Pritika Chowdhry’s Counter Memory Project uses art to challenge war on terror narrative
In today’s world, where connectivity has increased, making the world a smaller place has left many to feel “untouched” and “unloved” by the problems of others. While social media websites have allowed uncovering socio-political issues unprecedented due to the free flow of information that did not exist prior, the challenge remains even greater than before. As humans, and being part of a globalized world & community, our access leaves us quite overwhelmed and disconnected rather than making us more concerned about our surroundings.
To overcome this, artists are doing a splendid job as they understand the power of art, which has existed historically as earlier as the oldest cave paintings now can be found in the mountains of Armenia. Art allows evoking emotions while at the same time not telling the people exactly what to do. Human engagement with a thought-provoking work of art helps us as individuals to connect with our senses, mind, and body. Very similar to that of a good movie, a TV show, a play, a poem, or a fiction novel that allows to “feel” the sufferer’s pain. Art is rather thus more powerful as one can see the physical aspects right before their eyes. The evoked feeling(s) helps to develop thinking about the issue and, at times, consider a well-needed action.
This is why it becomes important for the artists of today to increase their responsibilities and help people understand the much-needed call for action. The work of Pritika Chowdhry is a great example. Pritika is an artist, curator, and writer. She was born and brought up in India and is currently based in Chicago, IL, United States of America. She has a great portfolio of past exhibitions and awards. Her artwork is featured in both public and private collections depending upon the topic she’s covering.
“Counter Memory Project” is one of her recent projects featured on the 20th anniversary of the 9/11 attacks, which shocked the entire world. The main focus of Pratika’s in this project is to highlight the loss of life which Iraqi and Afghani civilians endured as the ongoing US efforts to curb terrorism. More than 46,000 civilians have died in Afghanistan from 2001 till 2021 by all sides, and thousands more have been injured, with 2.2 million displaced. The numbers are even more frightening in Iraq as over a million lost their lives, with 3.5 million to 5 million left displaced due to the war.
To understand Pratika’s work, it is vital to understand what counter-memory and what anti-memorial are. As defined in Michel Foucault’s counter memory exhibition, counter-memory is an act of resistance against the official versions of history and memory. On the other hand, anti-memorial is defined “as an aim to not to console but to provoke, not to remain fixed but to change, not to be everlasting but to disappear, not to be ignored by the passers-by but to demand interaction, not to remain pristine but invite own violation, and not to accept the burden of memory graciously but to drop it at the public’s feet” by the author James E. Young.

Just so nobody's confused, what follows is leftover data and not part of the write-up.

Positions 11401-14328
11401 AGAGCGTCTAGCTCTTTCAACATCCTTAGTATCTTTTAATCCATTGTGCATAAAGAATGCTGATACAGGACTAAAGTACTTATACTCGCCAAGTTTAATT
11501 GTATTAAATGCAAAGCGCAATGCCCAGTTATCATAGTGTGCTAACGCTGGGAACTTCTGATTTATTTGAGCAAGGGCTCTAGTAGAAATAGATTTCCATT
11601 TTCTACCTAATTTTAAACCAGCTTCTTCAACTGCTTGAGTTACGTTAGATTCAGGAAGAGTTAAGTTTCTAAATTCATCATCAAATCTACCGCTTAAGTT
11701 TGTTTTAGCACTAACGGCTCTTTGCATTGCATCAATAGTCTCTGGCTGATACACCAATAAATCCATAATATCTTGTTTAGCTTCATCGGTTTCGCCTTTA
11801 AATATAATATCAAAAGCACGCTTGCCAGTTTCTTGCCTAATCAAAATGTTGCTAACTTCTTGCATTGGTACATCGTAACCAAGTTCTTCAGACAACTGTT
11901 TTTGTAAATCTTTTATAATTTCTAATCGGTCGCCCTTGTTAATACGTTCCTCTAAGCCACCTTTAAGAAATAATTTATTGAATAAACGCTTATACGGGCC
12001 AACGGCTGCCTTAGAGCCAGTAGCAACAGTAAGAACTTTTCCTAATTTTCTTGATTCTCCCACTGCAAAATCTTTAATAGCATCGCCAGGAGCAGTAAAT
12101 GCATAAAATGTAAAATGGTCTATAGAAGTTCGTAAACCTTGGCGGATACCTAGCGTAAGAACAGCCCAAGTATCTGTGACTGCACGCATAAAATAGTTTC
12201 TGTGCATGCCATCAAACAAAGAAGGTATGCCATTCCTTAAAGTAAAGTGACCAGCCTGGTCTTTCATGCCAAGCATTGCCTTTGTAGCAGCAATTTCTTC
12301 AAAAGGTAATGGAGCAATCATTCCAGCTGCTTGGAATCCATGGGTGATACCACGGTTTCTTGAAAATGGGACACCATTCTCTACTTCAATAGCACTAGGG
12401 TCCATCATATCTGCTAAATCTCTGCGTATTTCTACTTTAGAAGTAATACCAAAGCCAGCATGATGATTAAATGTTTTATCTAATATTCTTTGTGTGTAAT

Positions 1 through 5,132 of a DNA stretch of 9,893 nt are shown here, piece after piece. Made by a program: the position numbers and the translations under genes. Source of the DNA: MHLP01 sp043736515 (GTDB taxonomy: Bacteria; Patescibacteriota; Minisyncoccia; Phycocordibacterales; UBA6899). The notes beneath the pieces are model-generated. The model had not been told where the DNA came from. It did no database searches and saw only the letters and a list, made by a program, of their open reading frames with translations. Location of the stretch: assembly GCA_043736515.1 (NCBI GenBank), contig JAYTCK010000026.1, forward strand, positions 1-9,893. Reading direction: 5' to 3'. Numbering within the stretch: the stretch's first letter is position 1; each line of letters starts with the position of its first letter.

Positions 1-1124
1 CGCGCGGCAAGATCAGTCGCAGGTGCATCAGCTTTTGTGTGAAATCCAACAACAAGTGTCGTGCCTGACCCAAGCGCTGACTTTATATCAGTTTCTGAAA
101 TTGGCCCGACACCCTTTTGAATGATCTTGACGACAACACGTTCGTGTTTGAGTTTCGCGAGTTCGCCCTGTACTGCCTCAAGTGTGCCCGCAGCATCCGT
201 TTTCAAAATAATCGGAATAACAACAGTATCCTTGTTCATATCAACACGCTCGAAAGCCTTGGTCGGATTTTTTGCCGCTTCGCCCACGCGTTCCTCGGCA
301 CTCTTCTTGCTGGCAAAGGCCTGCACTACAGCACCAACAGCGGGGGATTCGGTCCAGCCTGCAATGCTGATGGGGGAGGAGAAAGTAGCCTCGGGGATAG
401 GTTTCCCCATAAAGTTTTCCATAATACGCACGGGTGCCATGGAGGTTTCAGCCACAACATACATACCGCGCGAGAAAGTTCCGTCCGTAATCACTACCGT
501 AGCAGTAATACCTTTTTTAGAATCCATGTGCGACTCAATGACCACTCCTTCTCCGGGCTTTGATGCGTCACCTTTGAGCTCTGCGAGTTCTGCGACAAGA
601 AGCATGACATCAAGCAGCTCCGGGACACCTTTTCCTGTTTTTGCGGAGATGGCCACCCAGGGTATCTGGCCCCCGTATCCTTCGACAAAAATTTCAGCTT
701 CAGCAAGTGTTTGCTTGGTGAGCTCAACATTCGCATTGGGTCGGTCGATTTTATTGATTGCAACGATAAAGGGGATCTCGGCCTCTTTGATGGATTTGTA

Pritika’s work helps to touch some of the topics that include the US’s foreign policy in relations with the Middle East and South Asia; as a whole the Muslim countries in the region, the artwork looks at the why some lives [referral to the US lives] are important over the others, how is anti-memorial vs. a regular memorial being defined, and how the Counter Memory helps to answer these much-needed questions. Adding to the recent withdrawal of US and allies from Afghanistan, leaving behind chaotic scenes of refugees trying to flee from the country, Pratika adds, “America and Afghanistan are back to where they were about 20 years ago, as the mounting refugee crisis is all enmeshed within the US’s policies.
Pratika’s work also helps to challenge the notion which one finds at the 9/11 memorial where only the lives of 2,983 lost are mourned; however, her 9/11 anti-memorial known as “Ungrievable lives: the ghosts of 9/11” is a project curated to help visitors acknowledge the true cost of the war on terror, which made actually to fight the attacks of 9/11. The loss of precious and innocent lives due to “collateral damage” is something that many must consider. All actions have consequences, and if those actions are not considered to talk about, they will be forgotten in the public’s eyes. The project, therefore, not only provides a reminder to the public about the ugly face of the war on terror but also raises the question as to why American lives are considered to be the “grievable ones.” In contrast, other lives are ignored when under the UN’s Charter of Human Rights, Article 1 states: all human beings are born free and equal in dignity and rights.
In one of the displays, Pratika uses a gold bar with one of its end featuring 1 of 2,983 referring the American lives as the “gold standard,” while on the other side of the display can be found a slice of Halal meat referring to the Muslim lives lost in the War on Terror.
The gold bar has more weight on the weight-measuring device as opposed to the other side. The purpose is to draw public attention and refer towards the ugly fact that comprises the American lives being more important than the others.
The work of Pratika helps to question the status quo. The project is important not just within the community but also beyond as it helps the public see how many lives were lost and how many could have survived if the actions were changed. Terrorism is a global issue, and many Muslim countries have lost more than the US, but only the US’s lives are talked about in the global press. Art has power, and artists like Pratika understand the right usage for that power who is helping the public educate themselves about the human cost of the War on Terror.